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How Hemophilia Is Inherited

Hemophilia A and B are both caused by a genetic defect present on the X chromosome (hemophilia C is inherited in a different fashion). About 70% of all individuals with hemophilia A or B inherited the disease. The other 30% have hemophilia because of a spontaneous genetic mutation.

In order to understand the inheritance of these diseases, a brief review of some basic human genetics is helpful. All humans have two chromosomes which determine their gender: females have XX, males have XY. When a trait is carried only on the X chromosome, it is called sex-linked.

Because both factors VIII and IX are produced by direction of the X chromosome, hemophilia A and B are both sex-linked diseases. Because a female child always receives two X chromosomes, she nearly always will receive at least one normal X chromosome. Therefore she will be capable of producing a sufficient quantity of factors VIII and IX to avoid the symptoms of hemophilia. If, however, she has a son who receives her flawed X chromosome, he (not having any other X chromosome) will be unable to produce the right quantity of factors VIII or IX, and he will suffer some degree of hemophilia.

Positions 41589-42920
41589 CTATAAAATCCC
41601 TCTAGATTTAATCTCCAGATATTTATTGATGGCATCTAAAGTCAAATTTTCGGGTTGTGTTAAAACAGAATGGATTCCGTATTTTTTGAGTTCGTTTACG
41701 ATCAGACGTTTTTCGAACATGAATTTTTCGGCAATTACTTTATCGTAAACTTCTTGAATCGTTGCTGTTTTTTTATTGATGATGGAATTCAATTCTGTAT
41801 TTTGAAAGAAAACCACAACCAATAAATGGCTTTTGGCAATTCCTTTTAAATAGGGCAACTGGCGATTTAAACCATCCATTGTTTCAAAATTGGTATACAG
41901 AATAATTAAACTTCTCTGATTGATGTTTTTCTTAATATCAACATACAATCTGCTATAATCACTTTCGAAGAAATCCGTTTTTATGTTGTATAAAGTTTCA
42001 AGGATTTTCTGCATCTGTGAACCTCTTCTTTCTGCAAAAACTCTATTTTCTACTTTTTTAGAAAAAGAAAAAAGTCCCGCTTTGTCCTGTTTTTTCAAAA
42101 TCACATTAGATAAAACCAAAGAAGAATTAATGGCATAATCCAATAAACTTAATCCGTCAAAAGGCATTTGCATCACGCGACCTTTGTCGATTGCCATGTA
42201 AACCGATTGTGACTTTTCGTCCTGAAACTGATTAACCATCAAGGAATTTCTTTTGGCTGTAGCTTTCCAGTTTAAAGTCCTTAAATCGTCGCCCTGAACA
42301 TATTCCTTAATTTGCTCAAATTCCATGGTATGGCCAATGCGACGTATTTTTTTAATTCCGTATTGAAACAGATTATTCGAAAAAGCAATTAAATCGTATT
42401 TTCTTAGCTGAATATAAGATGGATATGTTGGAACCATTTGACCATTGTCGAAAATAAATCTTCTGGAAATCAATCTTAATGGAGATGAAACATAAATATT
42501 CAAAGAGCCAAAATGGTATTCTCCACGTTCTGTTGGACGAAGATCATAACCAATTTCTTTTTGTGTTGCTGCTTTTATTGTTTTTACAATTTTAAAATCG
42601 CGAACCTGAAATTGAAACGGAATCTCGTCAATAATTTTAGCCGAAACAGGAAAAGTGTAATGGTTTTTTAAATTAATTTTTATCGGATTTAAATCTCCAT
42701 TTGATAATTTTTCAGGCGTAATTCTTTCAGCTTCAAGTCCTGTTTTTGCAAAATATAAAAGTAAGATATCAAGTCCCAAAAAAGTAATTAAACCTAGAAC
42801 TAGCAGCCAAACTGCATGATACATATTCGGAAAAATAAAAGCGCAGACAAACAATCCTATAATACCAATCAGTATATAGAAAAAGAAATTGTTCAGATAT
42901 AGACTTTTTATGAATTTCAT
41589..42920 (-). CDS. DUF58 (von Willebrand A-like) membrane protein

In the rare event of a hemophiliac father and a carrier mother, the right combination of parental chromosomes will result in a hemophiliac female child. This situation, however, is extraordinarily rare. The vast majority of individuals with either hemophilia A or B, then, are male.

As mentioned earlier, about 30% of all individuals with hemophilia A or B are the first members of their families to ever present with the disease. These individuals had the unfortunate occurrence of a spontaneous genetic mutation, meaning that early in development, some random genetic accident befell their X chromosome, resulting in the defect causing hemophilia A or B.

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Science EncyclopediaScience & Philosophy: Habit memory: to HeterodontHemophilia - Normal Blood Clotting, The Defect In Hemophilia, How Hemophilia Is Inherited, Symptoms Of Hemophilia - Diagnosis